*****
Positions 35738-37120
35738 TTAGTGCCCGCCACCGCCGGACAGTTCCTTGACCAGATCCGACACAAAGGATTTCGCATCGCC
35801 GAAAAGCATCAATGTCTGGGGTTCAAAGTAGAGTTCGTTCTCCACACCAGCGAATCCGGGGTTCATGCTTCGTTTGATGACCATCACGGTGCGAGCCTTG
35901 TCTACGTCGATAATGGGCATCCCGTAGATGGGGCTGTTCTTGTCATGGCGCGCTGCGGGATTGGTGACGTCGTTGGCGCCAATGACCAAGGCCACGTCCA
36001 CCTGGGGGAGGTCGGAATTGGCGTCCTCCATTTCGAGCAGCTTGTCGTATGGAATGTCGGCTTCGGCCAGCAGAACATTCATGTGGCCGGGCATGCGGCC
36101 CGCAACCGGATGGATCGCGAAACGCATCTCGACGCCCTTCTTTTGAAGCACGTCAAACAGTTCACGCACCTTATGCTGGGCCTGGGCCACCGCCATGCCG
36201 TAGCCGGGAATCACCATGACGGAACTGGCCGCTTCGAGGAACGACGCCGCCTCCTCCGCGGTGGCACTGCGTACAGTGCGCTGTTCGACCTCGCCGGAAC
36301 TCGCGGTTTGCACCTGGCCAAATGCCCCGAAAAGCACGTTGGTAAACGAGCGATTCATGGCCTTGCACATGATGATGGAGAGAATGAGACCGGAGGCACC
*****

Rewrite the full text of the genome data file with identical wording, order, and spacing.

Positions 35738-37120
35738 TTAGTGCCCGCCACCGCCGGACAGTTCCTTGACCAGATCCGACACAAAGGATTTCGCATCGCC
35801 GAAAAGCATCAATGTCTGGGGTTCAAAGTAGAGTTCGTTCTCCACACCAGCGAATCCGGGGTTCATGCTTCGTTTGATGACCATCACGGTGCGAGCCTTG
35901 TCTACGTCGATAATGGGCATCCCGTAGATGGGGCTGTTCTTGTCATGGCGCGCTGCGGGATTGGTGACGTCGTTGGCGCCAATGACCAAGGCCACGTCCA
36001 CCTGGGGGAGGTCGGAATTGGCGTCCTCCATTTCGAGCAGCTTGTCGTATGGAATGTCGGCTTCGGCCAGCAGAACATTCATGTGGCCGGGCATGCGGCC
36101 CGCAACCGGATGGATCGCGAAACGCATCTCGACGCCCTTCTTTTGAAGCACGTCAAACAGTTCACGCACCTTATGCTGGGCCTGGGCCACCGCCATGCCG
36201 TAGCCGGGAATCACCATGACGGAACTGGCCGCTTCGAGGAACGACGCCGCCTCCTCCGCGGTGGCACTGCGTACAGTGCGCTGTTCGACCTCGCCGGAAC
36301 TCGCGGTTTGCACCTGGCCAAATGCCCCGAAAAGCACGTTGGTAAACGAGCGATTCATGGCCTTGCACATGATGATGGAGAGAATGAGACCGGAGGCACC